Mental Health Provision in Primary and Secondary Care

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I am increasingly concerned about the deterioration in services provided for mental health patients in primary and secondary care in the U.K. The government talks about increasing the funding for mental health but there is no evidence of this. The NHS is suffering and children and adolescent services in my area of SE England, Kent seem particularly bad, There is very little family therapy provided in adult services and I am aware that this is also the case in young people’s services. Behavioural Family Therapy is provided by the Early Intervention in Psychosis Service and the Older Adults Services, but secondary services rarely provide family therapy and there is only one therapist working in our local mental health trust which covers the whole of Kent and a population of 1.5 million.

Locally substance misuse services which often see dual diagnosis clients with multiple mental health and social problems have had funding cut year on year. The contract for East Kent has been reduced by £800,000 this is reflected in staffing which is the biggest cost. It is also reflected in the qualifications of the staff, they no longer provide family work or one to one therapy although most service centres have the resources and equipment for family interventions which they did in the past provide under different contracts. This is a tragedy because the benefit of family interventions are well recognised and most rehabs have a family service as does Alcoholics Anonymous which have services for children and partners. CAMHS who also used to provide some family work including systemic family therapy rarely now employ family therapists therefore obtaining this intervention in a timely and appropriate fashion is a rarity.

I see young people every day whom have been bullied at school and are experiencing anxiety and depression yet have received no psychological support in their school setting or from young people’s services. The absence of these interventions results in their mental health issues becoming more serious as they have been left untreated and what could have been resolved if dealt with promptly becomes a larger and more debilitating issue. Children whom should be enjoying their life and their school days are not enjoying either and often start to self medicate on illegal substances particularly cannabis which compounds the problem and detracts from the young persons ability to function. Often cannabis being a drug that introduces the user to a vista of new substance use experiences and to the range of products on sale on the “Dark Web” which is an extremely accessible shopping area.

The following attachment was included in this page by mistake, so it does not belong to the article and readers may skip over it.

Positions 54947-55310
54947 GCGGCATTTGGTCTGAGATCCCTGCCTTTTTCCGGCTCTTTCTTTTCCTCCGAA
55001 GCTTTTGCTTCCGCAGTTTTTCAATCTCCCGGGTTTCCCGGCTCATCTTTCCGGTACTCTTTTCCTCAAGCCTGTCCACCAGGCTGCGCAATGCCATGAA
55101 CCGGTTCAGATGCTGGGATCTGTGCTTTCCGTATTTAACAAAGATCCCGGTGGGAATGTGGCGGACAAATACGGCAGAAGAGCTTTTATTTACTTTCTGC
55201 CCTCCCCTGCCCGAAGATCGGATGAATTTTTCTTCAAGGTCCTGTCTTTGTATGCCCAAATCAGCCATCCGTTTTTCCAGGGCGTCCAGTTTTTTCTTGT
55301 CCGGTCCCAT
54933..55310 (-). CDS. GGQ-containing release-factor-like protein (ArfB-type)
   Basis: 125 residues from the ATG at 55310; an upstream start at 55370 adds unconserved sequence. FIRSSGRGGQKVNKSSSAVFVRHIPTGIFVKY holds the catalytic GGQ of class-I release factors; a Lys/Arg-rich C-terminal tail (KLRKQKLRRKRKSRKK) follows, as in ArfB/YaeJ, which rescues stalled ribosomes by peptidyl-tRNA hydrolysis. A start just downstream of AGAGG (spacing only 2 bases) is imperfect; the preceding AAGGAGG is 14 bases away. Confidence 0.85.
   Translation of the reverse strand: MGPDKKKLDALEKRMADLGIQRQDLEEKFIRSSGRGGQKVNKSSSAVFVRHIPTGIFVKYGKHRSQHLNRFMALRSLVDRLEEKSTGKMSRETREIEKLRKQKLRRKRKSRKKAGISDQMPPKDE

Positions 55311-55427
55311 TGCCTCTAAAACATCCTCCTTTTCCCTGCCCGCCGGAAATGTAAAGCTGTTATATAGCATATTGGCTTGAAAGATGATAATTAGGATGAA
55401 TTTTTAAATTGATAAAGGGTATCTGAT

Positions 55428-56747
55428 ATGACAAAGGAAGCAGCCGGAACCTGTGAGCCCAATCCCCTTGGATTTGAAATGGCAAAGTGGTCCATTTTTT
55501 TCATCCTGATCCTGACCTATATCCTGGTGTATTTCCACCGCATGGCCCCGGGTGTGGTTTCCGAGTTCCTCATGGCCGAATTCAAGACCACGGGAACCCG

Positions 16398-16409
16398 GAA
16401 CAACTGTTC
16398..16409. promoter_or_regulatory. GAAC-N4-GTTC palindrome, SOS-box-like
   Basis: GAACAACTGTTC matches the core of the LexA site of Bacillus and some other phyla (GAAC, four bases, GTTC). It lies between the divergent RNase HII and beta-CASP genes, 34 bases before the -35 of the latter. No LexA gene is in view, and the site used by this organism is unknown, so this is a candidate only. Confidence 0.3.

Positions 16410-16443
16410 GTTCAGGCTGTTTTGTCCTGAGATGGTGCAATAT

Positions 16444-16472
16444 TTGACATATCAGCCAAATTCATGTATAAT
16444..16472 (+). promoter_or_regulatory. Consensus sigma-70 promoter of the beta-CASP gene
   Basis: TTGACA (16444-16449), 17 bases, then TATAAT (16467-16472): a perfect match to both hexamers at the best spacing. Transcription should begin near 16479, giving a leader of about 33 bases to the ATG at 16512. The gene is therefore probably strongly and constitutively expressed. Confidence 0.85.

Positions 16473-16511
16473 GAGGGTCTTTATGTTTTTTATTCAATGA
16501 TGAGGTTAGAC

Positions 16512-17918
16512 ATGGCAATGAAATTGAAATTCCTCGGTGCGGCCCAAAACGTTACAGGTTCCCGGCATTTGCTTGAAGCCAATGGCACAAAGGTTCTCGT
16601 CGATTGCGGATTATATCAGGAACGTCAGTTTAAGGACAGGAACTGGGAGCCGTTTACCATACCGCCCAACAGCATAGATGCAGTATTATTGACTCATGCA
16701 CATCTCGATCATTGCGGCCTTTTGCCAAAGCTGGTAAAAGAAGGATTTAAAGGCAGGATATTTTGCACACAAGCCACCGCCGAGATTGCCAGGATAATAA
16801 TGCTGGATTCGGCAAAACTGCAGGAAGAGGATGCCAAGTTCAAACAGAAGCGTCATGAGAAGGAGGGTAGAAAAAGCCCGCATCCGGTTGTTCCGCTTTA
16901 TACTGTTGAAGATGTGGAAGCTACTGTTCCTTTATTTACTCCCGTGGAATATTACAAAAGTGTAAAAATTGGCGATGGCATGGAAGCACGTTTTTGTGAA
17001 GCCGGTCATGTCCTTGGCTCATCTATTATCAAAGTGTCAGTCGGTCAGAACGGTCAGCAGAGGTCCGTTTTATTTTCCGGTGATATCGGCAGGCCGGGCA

The absence of joined up thinking in relation to services and the impact of this Tory governments austerity measures have resulted in a postcode lottery in relation to services. Early treatment prevent major mental health illness later in life. Thus saving the taxpayer money and assisting the individual in leading a productive and worthwhile life. This is why Open Dialogue availability across the country is so important.

About Author: I am Jane Hetherington Principal Psychotherapist with KMPT currently working in Early Intervention Services n Kent. I trained as an integrative psychotherapist and have worked in substance misuse, primary care and psychosis services. I have completed the Open Dialogue training and will be involved in the new Open Dialogue Service.

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